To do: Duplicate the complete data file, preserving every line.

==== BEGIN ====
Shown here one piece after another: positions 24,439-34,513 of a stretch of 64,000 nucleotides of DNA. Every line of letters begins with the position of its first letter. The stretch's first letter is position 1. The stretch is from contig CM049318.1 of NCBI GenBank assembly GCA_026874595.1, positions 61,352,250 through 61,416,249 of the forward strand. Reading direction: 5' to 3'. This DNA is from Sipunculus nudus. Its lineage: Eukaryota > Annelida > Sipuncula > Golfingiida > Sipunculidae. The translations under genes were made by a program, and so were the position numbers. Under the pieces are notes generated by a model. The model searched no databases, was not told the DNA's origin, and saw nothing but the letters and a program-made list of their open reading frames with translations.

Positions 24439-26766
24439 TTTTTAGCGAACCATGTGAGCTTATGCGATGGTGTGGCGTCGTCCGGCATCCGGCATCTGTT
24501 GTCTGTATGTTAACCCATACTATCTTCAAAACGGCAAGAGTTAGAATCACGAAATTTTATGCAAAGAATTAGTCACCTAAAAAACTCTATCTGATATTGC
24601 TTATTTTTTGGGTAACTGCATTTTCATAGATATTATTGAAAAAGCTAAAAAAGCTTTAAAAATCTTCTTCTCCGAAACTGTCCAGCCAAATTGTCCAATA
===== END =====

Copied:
Shown here one piece after another: positions 24,439-34,513 of a stretch of 64,000 nucleotides of DNA. Every line of letters begins with the position of its first letter. The stretch's first letter is position 1. The stretch is from contig CM049318.1 of NCBI GenBank assembly GCA_026874595.1, positions 61,352,250 through 61,416,249 of the forward strand. Reading direction: 5' to 3'. This DNA is from Sipunculus nudus. Its lineage: Eukaryota > Annelida > Sipuncula > Golfingiida > Sipunculidae. The translations under genes were made by a program, and so were the position numbers. Under the pieces are notes generated by a model. The model searched no databases, was not told the DNA's origin, and saw nothing but the letters and a program-made list of their open reading frames with translations.

Positions 24439-26766
24439 TTTTTAGCGAACCATGTGAGCTTATGCGATGGTGTGGCGTCGTCCGGCATCCGGCATCTGTT
24501 GTCTGTATGTTAACCCATACTATCTTCAAAACGGCAAGAGTTAGAATCACGAAATTTTATGCAAAGAATTAGTCACCTAAAAAACTCTATCTGATATTGC
24601 TTATTTTTTGGGTAACTGCATTTTCATAGATATTATTGAAAAAGCTAAAAAAGCTTTAAAAATCTTCTTCTCCGAAACTGTCCAGCCAAATTGTCCAATA